First time buyer’s guide to buying your first home
By Furness Building Society
How to buy your first home
So, you’ve decided you’re ready to buy your first home - exciting stuff!
But it can also feel pretty nerve-wracking. Don’t worry, while it’s a big commitment and needs to be taken seriously, it doesn’t need to be difficult.
If you need some mortgage advice, our ‘first time buyer’s guide to buying your first home’ will explain your options clearly and concisely and set out the main things you need to consider when buying your first house.
Your mortgage affordability
Can you afford a mortgage?
Take a long, hard look at your spending habits and assess how you spend your money. This is the first thing you should do and brokers and lenders, like us, can talk to you about this if you need some support.
You can book an appointment with one of our advisors, who will help you work out what mortgage payments you can afford each month based on your income and outgoings. The repayments need to be realistic for you to still have some money left over each month for household bills and any other commitments.
What deposit do you need for a mortgage
In order to get a mortgage, you’ll need a deposit. The total deposit you’ll need for a mortgage depends on the value of the home. Typically, you’ll need a minimum of 5% of a property’s total value.
Sometimes saving for a deposit can be tough. You may have financial help from your parents or grandparents, you may sell your car or simply may cut back on your spending. However you save, the bigger your first time buyer deposit, the better your mortgage options will be.
Do you have a good credit score?
Credit checks play a big part when applying for a mortgage. If you have a poor credit score, your mortgage application will likely be rejected. Fortunately, there are lots of things you can do to boost your credit rating so make a point of doing your research.
- Get on the electoral roll
- Get a copy of your credit file
- Check the address on your file is up to date
- Scrutinise for any errors and have them corrected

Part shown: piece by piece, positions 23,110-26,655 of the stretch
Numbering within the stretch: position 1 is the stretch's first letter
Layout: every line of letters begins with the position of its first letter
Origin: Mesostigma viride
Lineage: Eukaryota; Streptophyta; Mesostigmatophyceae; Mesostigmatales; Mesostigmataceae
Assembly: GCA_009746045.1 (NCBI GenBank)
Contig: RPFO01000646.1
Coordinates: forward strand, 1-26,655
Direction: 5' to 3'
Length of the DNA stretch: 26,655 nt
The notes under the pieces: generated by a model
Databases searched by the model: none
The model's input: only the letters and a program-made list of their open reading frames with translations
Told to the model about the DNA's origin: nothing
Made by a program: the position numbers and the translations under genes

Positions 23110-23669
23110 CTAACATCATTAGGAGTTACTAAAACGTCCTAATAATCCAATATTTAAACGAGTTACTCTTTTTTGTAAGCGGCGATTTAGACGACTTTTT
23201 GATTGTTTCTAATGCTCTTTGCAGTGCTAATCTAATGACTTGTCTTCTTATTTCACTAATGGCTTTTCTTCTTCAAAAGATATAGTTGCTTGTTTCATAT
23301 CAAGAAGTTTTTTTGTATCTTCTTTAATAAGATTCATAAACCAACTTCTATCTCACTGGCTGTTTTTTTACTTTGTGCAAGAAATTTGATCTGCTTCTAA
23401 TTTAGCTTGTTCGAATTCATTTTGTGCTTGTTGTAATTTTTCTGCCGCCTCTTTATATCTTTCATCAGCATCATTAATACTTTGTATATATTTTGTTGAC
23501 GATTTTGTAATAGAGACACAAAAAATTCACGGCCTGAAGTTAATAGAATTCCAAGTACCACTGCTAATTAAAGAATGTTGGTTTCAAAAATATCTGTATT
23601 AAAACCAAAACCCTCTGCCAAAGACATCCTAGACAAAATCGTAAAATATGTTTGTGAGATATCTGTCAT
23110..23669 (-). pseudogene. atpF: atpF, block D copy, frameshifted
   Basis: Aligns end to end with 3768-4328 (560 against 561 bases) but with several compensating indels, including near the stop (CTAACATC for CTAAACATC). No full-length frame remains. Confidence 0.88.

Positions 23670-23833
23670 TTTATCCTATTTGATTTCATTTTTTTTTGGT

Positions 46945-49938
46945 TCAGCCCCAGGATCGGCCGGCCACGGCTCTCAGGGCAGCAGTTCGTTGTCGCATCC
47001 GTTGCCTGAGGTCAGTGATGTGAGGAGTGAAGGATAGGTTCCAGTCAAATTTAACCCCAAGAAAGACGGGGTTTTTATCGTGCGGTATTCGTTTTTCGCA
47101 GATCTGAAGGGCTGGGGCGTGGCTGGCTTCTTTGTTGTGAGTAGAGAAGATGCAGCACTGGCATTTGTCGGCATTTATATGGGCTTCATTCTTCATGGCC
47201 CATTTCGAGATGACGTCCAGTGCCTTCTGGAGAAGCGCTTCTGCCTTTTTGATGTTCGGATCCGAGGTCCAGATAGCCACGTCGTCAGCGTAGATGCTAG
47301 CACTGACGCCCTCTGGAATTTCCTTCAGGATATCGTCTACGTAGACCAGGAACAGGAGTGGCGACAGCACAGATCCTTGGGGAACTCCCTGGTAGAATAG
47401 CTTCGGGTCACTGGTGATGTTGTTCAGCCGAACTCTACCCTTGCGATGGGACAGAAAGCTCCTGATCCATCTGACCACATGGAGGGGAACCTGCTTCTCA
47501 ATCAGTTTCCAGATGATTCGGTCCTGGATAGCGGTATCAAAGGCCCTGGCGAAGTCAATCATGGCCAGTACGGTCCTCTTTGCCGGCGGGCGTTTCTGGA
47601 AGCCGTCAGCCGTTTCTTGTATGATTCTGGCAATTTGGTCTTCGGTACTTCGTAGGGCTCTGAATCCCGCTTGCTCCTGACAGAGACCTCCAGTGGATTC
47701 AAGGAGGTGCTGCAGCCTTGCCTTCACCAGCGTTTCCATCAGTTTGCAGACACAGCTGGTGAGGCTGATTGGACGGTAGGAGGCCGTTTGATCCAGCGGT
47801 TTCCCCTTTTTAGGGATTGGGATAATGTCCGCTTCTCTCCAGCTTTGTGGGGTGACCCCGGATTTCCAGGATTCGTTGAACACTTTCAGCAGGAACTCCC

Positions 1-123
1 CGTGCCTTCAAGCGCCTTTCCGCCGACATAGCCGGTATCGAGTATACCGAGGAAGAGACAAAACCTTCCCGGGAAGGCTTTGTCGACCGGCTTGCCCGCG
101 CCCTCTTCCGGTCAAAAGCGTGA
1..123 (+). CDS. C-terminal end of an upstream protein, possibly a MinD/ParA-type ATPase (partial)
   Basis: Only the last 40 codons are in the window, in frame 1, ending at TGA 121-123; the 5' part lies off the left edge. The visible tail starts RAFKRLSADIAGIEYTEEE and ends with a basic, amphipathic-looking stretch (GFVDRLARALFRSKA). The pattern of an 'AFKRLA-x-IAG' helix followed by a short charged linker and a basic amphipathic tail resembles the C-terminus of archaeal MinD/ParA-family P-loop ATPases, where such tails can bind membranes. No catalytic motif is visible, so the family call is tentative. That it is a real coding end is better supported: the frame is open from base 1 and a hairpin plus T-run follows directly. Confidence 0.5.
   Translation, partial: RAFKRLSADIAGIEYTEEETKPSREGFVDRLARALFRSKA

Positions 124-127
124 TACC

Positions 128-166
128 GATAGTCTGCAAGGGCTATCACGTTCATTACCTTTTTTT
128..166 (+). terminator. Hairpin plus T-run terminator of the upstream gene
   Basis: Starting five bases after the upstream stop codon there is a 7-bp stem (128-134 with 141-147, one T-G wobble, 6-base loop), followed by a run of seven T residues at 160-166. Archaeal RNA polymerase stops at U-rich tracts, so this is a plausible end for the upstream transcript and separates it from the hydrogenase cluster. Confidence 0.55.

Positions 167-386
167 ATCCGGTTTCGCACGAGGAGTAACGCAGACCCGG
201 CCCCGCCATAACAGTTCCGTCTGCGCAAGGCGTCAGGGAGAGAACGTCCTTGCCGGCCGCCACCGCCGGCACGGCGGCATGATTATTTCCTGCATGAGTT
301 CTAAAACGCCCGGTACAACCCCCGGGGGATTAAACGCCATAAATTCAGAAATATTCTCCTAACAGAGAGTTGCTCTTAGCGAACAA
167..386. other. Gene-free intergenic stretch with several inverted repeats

- Delink joint finances from past relationships
For help improving your credit score, take a look at our guide to improving your credit rating.
Mortgage fees and costs
What are the costs to consider when buying a house?
When you do your sums, you’ll need to take into account the full costs of buying a house and the fees you pay when getting a mortgage. Here we’ve rounded up the main costs to consider when buying a house - you should put some money to one side to cover these if you can.
Typical fees include:
- Arrangement fee - (also known as a booking fee or completion fee) - this is the admin cost to set up the mortgage loan. It can often be added to the mortgage so you don’t typically pay it right away.
- Valuation fee - this pays for an inspection of your new home and gives an estimated value of how much the property is worth. You need to pay this upfront as part of the mortgage application process.
- Survey - this is a thorough check of a home to spot things such as damp or structural damage. It’s optional but advisable, particularly if you’re buying an older property. You will typically pay this before you move into your new home.
- Legal fees - these are paid to your solicitor and covers the legal work associated with buying a home, such as conveyancing (the legal transfer of a property from one person to another). These are paid towards the end of the process when you have moved in - you’ll be sent an invoice from your solicitor.
- Stamp duty - this is the tax paid to the government when buying a residential property or piece of land (known officially as Stamp Duty Land Tax or SDLT). This is paid upfront while you’re in the process of buying the house although sometimes it can be added to the invoice for your legal fees from your solicitor.
- Moving fees - including the costs for a removal company or van hire to help you move your belongings into your new home. These are usually paid in advance of you moving or if not, immediately afterwards.
In addition, buyers are now being encouraged to consider the cost of making green improvements to their property over the next 10 years. According to a report from Rightmove, you can try and negotiate asking price discounts on homes with poor energy ratings to compensate for this.